Building Employee Engagement and Protecting Your Organization’s Culture: A Case Study of Beating The Blue Monday Blues in a Time of Virtual Work

If you want to go fast, go alone; if you want to go far, go together. One of the great joys of leading a team, is that they will – if provided the right tools and venues – inspire you, and teach you. I walked away from our team’s Beating the Blue Monday Blues staff meeting, inspired by my team, and thankful that they had shown me in the ways they had shown up that day, that we had each identified the need to work together towards successful completion of common goals and individual projects.

When I set the meeting, I thought it would be a fun exercise for the team; what I could not have anticipated was that it would not only capture the imagination of my team, but also pique the interest of so many of my CSAE Colleagues. Blue Monday is the name given to a day in January (typically the third Monday of the month) claimed to be the most depressing day of the year. The theory goes that this is the time of year when we’re all cold, broke and riddled with guilt that our new year’s resolutions to get fit, drink less alcohol, and be a better human being have fallen by the wayside. The expressed purpose of the meeting was “to do a little bit of bragging, and to inspire each other”.

Each Staff member was assigned homework to bring to the meeting. The notice read:

Here’s your homework/scavenger hunt assignment. Each staff member will bring for meeting show and tell;

  • One inspirational quote that inspires, joy, pride or resolve. Be prepared to speak about why this quote is impactful to you personally, and what you hope your teammates will get from it.
  • One small object (that you can hold in front of your webcamera) that inspires you or represents one of your 2021 resolutions. Be prepared to speak to why this object is impactful for you personally.
  • One image, object, or story about a small (or large) success you have already achieved in 2021. For an image or object, be prepared to explain how it represents your accomplishment.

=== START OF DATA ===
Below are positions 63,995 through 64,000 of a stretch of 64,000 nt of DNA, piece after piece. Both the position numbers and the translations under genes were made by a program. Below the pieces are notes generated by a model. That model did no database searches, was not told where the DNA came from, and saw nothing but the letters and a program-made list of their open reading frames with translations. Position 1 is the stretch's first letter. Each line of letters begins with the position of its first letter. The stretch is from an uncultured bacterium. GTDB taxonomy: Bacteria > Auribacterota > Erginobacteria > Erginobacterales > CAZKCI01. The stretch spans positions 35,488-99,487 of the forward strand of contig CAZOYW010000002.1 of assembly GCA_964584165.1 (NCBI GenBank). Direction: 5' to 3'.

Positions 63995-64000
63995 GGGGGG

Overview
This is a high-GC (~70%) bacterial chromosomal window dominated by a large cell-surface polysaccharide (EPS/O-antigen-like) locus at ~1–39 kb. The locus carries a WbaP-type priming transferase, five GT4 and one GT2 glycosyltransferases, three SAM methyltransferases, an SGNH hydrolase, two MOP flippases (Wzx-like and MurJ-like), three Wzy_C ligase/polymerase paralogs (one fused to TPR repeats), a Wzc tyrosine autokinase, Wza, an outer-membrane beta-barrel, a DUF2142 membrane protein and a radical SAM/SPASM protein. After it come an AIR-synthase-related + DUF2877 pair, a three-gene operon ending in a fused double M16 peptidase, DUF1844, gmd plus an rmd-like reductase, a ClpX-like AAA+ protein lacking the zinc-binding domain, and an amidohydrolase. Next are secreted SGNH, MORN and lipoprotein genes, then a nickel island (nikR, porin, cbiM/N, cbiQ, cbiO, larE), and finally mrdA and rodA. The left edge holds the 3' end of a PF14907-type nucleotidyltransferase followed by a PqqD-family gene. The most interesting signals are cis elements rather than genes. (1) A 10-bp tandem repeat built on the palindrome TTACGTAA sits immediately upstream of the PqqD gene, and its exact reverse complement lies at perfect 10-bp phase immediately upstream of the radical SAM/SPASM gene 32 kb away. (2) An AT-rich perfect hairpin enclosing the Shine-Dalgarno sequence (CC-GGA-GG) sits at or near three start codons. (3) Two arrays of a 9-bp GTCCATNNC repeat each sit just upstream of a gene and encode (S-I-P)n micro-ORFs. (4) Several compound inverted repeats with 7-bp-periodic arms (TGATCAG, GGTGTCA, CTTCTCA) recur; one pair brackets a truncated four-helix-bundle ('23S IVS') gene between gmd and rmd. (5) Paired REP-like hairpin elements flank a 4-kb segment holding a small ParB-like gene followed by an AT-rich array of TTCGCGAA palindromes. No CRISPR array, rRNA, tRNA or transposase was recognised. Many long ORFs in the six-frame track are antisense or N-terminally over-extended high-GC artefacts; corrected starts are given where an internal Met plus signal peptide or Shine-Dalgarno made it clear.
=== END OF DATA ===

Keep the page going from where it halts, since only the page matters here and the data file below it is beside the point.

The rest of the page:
• One idea for 2021 that we can work as a team to help you achieve – it can be as simple as asking for 5 accountability buddies, or as complex as needing each of us to do a specific task in a specific order.

We started off strong, with some amazing quotes, contributed by Jessie Nguyen, Brenda La, Wendy Jensen, John Evans, and Kyle Smith;

  • “The best time to plant a tree was 20 years ago. The second best time is now”. –Chinese Proverb
  • “If the plan doesn’t work, change the plan, never the goal.” – Author Unknown
  • “Twenty years from now you will be more disappointed by the things that you didn’t do than by the ones you did do, so throw off the bowlines, sail away from safe harbour, catch the trade winds in your sails. Explore, Dream, Discover” – Mark Twain
  • “It always seems impossible until its done” – Nelson Mandela
  • “Even if you stumble, you’re still moving forward” – Author Unknown

But, the secret sauce, was when we hit item 4 – one idea for 2021 we can work as a team to help you achieve. Some people brought personal items to the table, but everyone also brought something to the table that is important to our organization, where they recognized that the skills and knowledge of their colleagues is essential to success. Where, in order to go far, we must go together.

Like many small Not-for-Profit (NFP) staff teams, my team at the Air Cadet League of Canada, Ontario Provincial Committee (OPC) has had successes and challenges in keeping in touch, and maintaining our work-family culture in the midst of the pandemic.